Priscilla Parkhurst Ferguson considers “The Senses of Taste,” which she says were primarily corporeal until scientific and aesthetic determinations of “taste” emerged in Europe in the 18th century. Taste was thereby decorporealized, turned into a means of judging individuals and groups and signifying the contested terms of personal status, collective identity, and social order. Not only foodways but cookbooks and other representations of food changed over time, and should thus be made subject to historical analysis.
Elizabeth D. Harvey meditates on “The Portal of Touch” mainly through a singular example, the collaboratively produced painting The Allegory of Touch (1617) by Peter Paul Rubens and Jan Brueghel the Elder. She begins with Plato and moves into Renaissance print and visual culture before engaging in a close analysis of an emblematic artwork. Among the intellectual elite in Renaissance Europe, human skin and the sense of touch involved both boundedness and permeability.
The June issue of the American Historical Review will include a roundtable on “Historians and the Question of ‘Modernity.’”
Konstantin Dierks and Sarah Knott are associate professors at Indiana University and are the acting editors of the AHR.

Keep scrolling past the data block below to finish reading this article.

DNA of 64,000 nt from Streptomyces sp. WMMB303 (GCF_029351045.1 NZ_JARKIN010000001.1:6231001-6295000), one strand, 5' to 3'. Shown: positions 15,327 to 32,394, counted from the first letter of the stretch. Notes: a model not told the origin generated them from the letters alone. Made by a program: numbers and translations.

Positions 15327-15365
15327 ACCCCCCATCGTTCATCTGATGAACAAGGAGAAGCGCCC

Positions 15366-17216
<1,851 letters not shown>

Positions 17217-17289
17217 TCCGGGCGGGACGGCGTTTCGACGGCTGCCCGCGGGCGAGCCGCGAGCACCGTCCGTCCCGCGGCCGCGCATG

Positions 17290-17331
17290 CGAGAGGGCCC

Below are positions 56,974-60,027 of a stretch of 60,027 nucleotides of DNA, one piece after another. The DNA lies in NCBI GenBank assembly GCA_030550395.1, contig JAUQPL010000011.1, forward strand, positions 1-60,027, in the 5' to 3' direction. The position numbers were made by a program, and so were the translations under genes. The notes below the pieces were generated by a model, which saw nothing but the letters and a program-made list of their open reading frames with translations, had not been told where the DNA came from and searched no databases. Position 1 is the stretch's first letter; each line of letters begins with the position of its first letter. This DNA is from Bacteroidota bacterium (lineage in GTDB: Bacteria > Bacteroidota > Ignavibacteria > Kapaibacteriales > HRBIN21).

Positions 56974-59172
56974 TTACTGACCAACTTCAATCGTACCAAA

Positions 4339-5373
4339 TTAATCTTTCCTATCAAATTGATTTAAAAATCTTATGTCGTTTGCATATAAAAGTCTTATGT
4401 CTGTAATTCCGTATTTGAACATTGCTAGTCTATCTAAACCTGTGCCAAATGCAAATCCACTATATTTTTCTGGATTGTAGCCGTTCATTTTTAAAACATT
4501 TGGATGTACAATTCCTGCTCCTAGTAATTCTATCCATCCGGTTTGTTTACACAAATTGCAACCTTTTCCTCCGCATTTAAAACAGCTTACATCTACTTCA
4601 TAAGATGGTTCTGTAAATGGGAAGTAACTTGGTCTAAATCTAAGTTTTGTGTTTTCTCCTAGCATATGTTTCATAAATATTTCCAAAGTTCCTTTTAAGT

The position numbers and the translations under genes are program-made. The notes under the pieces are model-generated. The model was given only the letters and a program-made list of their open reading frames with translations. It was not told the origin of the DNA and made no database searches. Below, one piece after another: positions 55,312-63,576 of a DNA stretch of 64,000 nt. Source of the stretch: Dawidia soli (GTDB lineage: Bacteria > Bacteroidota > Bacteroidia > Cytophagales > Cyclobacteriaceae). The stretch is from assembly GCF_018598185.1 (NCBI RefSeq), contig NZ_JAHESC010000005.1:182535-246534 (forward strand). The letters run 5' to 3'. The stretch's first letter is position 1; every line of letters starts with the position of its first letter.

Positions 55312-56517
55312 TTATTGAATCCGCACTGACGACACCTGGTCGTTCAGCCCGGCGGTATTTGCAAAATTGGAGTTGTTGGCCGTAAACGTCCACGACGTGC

Adriaen van Ostade, The Sense of Smell (1635). A popular Dutch painter of peasant life, Van Ostade was one of the many artists who have allegorized the traditional five senses. But while hearing, sight, smell, taste, and touch have served as a frequent source of inspiration over the centuries for those in the arts, historians were slower to “come to their senses.” There has been a proliferation of work in sensory history in recent years, and the six contributors to the AHR Forum in this issue have taken different approaches in placing “The Senses in History” in their respective fields. In their essays they explore how the senses have been understood historically and reflect on the state of this still-developing field. Oil on panel. State Hermitage Museum, St. Petersburg, Russia.